> TUESDAY October 11

Redemption in Christ  (Eph. 1:7, 8)

According to Ephesians 1:7, 8, through what do we have redemption?  

Can there be salvation for any of us without blood? See Heb. 9:22 

Redemption means deliverance of a slave through payment of a price. In the Scriptures, redemption means God's provision in Christ to save us from the bondage of sin. The shedding of Christ's blood on the cross for our sins has made possible not only the forgiveness of sin but also redemption and adoption into the family of God (Gal. 4:4-6; Eph. 1:7, 8). Without Christ, none of these would have been possible.

Forgiveness of sin is free for us; indeed, we cannot put a price on it or pay for it. But forgiveness on the part of God cost Him much: the blood of Jesus. Sin by its very nature brings death; where a sinner ought to die, a substitutionary death was necessary. In the Old Testament sanctuary system God provided forgiveness on the basis of shedding an animal's blood. The whole sacrificial system anticipated the day when Christ, "the lamb of God," would take away the sins of the world (John 1:29). Jesus on the cross paid the penalty for our sins. His shed blood makes forgiveness of sins possible (Rom. 5:8, 9; Eph. 2:13; Col. 1:20).

Our redemption and adoption are made possible by the Cross, which was "in accordance with the riches of God's grace that he lavished on us" (Eph. 1:7, 8, NKJV). Paul uses the word riches six times in Ephesians (1:7, 18; 2:4, 7; 3:8, 16). We may be poor and destitute in many ways, but we are bountifully rich in God's grace. We are free from the guilt of sin.

Someone asked a wealthy industrialist how much more would satisfy him. "Always a little more," the multimillionaire replied. Ask a Christian, and the answer will be: "My God shall supply all your need according to His riches in glory by Christ Jesus" (Phil. 4:19, NKJV).

"Grace is unmerited favor, and the believer is justified without any merit of his own, without any claim to offer to God. He is justified through the redemption that is in Christ Jesus, who stands in the courts of heaven as the sinner's substitute and surety."—Ellen G. White, Selected Messages, book 1, p. 398. Memorize this Ellen White quote; it will come in handy, especially when you feel discouraged or in doubt about your salvation.  

WEDNESDAY October 12

The Mystery

Read Ephesians 1:9-12. Notice how many times in these few verses Paul talks about God's will or purpose being fulfilled. Add them with how many times that same idea is found in the first eight verses of the chapter. How does this idea, that of God's purposes being fulfilled for us, help you learn to trust Him?  

God's people have much to praise Him for: election, adoption, redemption, forgiveness, and acceptance. Today's lesson adds one more: a great mystery that God has "made known to us . . . according to His good pleasure" (vs. 9, NKJV).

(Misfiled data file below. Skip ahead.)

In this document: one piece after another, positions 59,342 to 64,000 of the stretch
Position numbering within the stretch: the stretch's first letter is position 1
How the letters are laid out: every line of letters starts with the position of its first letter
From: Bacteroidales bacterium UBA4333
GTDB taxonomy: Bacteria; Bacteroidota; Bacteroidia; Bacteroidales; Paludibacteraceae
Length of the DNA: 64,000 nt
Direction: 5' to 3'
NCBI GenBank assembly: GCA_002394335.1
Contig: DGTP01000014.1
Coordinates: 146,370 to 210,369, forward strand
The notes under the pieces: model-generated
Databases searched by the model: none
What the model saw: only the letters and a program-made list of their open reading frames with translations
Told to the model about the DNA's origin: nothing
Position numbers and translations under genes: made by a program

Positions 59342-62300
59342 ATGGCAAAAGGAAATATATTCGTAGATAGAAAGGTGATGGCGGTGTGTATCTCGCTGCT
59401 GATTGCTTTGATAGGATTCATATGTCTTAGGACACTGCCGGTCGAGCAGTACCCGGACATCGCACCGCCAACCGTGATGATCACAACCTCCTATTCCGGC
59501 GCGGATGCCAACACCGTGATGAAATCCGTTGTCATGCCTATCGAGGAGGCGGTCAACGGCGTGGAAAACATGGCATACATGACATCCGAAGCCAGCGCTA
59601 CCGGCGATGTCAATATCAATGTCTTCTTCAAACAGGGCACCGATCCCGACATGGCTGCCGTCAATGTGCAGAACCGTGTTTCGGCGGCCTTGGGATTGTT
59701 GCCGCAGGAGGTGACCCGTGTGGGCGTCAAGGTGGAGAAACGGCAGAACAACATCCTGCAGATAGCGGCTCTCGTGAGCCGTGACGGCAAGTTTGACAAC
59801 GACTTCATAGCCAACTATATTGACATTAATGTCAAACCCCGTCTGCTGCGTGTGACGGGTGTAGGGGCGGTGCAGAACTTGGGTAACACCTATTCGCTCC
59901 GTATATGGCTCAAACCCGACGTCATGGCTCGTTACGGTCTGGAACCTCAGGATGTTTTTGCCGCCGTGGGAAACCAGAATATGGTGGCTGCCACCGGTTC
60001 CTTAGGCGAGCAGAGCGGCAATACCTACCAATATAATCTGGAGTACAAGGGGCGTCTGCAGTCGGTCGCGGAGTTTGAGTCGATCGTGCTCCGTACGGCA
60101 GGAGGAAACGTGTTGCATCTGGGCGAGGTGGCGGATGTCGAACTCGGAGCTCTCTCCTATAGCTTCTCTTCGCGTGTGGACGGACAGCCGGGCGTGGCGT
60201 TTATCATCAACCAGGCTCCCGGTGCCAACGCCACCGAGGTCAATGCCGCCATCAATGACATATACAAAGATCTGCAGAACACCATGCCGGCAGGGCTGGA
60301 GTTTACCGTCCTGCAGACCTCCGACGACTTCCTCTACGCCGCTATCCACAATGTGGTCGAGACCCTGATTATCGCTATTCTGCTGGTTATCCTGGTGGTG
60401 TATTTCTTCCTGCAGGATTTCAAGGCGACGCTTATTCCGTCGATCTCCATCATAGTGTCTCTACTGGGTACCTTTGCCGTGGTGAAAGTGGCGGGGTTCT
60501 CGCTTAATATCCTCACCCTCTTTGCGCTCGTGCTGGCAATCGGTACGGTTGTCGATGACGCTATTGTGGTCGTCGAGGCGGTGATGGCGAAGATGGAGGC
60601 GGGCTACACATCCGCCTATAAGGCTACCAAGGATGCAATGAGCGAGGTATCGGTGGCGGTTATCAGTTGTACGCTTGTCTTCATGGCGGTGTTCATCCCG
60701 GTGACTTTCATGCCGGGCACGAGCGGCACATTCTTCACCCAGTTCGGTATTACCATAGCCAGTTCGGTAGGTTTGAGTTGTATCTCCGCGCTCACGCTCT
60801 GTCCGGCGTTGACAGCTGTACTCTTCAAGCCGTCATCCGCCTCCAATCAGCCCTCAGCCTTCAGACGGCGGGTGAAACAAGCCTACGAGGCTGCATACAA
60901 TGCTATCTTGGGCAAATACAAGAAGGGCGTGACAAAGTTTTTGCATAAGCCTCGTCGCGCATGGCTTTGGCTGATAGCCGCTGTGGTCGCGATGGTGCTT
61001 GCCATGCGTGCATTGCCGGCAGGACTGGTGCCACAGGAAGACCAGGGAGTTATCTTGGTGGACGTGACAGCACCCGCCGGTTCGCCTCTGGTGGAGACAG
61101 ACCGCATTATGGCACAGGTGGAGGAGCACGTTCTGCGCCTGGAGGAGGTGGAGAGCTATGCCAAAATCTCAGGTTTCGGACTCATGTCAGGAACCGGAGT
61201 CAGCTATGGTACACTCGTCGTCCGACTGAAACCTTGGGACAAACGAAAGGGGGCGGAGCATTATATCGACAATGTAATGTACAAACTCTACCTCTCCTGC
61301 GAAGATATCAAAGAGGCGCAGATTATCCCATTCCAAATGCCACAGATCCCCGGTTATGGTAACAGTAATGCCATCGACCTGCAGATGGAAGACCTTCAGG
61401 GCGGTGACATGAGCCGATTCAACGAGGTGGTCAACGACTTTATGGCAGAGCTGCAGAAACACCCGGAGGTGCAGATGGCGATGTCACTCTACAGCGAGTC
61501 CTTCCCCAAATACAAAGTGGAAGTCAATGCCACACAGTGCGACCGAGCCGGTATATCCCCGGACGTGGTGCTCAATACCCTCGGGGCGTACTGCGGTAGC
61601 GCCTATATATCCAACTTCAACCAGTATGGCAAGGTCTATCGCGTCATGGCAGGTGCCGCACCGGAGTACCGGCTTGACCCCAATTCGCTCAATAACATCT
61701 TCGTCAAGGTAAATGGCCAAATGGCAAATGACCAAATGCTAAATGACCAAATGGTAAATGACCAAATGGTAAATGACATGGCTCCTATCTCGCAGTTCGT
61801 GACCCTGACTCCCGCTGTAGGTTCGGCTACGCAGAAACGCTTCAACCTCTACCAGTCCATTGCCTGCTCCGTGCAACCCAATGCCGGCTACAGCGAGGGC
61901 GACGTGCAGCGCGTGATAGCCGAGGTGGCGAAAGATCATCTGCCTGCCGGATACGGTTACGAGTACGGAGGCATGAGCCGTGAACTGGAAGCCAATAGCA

Paul uses the word mystery six times in Ephesians. The Greek term has two meanings: first, something secret and known only to a select few; second, something formerly hidden but now revealed by God. It is in the second sense Paul uses the word.

What is this "mystery" of the will of God that Paul talks about in Ephesians 1:9-12 

Ephesians 3 identifies it as God's plan to bring Jews and Gentiles into one fellowship; that is, to create a common humanity without any divisions: a church without walls. But there is another dimension to this mystery. What Christ has accomplished through the Cross by bringing the Jew and Gentile into one body is only a foretaste of what God has "set forth in Christ as a plan for the fullness of time, to unite all things in him, things in heaven and things on earth" (Eph. 1:9, 10, RSV). Just as in "the fullness of the time" (Gal. 4:4, NKJV) God sent His Son to redeem and unite the Jew and the Gentile, so He has a plan to unite "all things in [Him]" (Eph. 1:10, NKJV) in the fullness of time—that is, when Christ comes the second time.

"This is the divine purpose—the restoration of a lost unity. It must necessarily be in Christ, because He is the center of all things. . . . The unity of God's universe had been broken by sin. The mystery of God's will was His plan to restore this unity when the occasion was ready, a restoration to be accomplished through Christ. That mystery will find its culmination at the end of the great controversy, when all things in heaven and on earth will be united in Christ, and the character of the Godhead will have been vindicated."—The SDA Bible Commentary, vol. 6, p. 1000.


THURSDAY October 13

Jews and Gentiles  (Eph. 1:11-14)

In Ephesians 1:11-13, Paul presents an example of the new unity Christ brings between Jews and Gentiles. He uses the words we and you—"we have obtained an inheritance" (vs. 11, NKJV); "we who first trusted in Christ" (vs. 12, NKJV); "you also trusted, after you heard the word of truth" (vs. 13, NKJV). The "we" refers to Jewish Christians with whom Paul identifies himself, and "you" refers to Gentile Christians.

In what sense were Jews first? God chose them first to be His inheritance (Deut. 4:20, 9:29, Zech. 2:12). To them were given "the oracles of God" (Rom. 3:2, NKJV). To them the gospel was preached first (Rom. 1:16), and, hence, the first to believe in the gospel were the Jews (John 1:11, 8:31, Acts 1:8, 3:26).

By saying Jews were the first, however, Paul does not attribute any superiority to Jewish Christians. Indeed, he says in Ephesians 1:13, "You [Gentile Christians] also trusted" (NKJV) and the Holy Spirit has become the guarantee of "our [both Jews and Gentiles] inheritance" (vs. 14).